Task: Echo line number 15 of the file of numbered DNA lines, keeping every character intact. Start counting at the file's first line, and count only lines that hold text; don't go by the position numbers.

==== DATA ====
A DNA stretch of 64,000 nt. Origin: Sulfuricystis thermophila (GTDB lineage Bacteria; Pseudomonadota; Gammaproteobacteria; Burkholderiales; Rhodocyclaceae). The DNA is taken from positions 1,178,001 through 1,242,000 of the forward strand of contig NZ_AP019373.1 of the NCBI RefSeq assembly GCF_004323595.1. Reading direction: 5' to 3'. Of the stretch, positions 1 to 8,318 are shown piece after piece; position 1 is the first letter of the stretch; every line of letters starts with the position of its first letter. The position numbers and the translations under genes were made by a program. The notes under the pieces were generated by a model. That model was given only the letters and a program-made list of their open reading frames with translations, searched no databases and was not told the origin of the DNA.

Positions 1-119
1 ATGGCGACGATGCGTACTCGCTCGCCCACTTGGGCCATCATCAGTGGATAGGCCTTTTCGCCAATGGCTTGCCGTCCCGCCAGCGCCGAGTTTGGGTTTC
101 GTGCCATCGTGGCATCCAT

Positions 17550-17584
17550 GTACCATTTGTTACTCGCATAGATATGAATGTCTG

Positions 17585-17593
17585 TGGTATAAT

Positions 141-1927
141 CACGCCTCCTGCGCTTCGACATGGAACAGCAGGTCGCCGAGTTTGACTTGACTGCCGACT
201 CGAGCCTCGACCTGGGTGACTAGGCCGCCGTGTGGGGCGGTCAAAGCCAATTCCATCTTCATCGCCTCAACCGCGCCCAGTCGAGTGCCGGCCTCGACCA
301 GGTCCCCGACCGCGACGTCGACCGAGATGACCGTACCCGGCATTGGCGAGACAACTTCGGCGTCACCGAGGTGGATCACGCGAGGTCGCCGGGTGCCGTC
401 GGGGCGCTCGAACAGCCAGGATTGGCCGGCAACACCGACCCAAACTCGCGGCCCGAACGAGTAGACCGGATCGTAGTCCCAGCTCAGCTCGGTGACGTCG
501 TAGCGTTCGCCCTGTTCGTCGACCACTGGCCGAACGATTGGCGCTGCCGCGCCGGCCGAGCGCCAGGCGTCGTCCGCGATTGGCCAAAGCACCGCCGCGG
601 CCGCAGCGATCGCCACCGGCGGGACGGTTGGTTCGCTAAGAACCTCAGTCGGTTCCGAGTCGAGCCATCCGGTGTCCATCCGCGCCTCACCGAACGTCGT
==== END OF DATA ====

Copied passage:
601 CCGCAGCGATCGCCACCGGCGGGACGGTTGGTTCGCTAAGAACCTCAGTCGGTTCCGAGTCGAGCCATCCGGTGTCCATCCGCGCCTCACCGAACGTCGT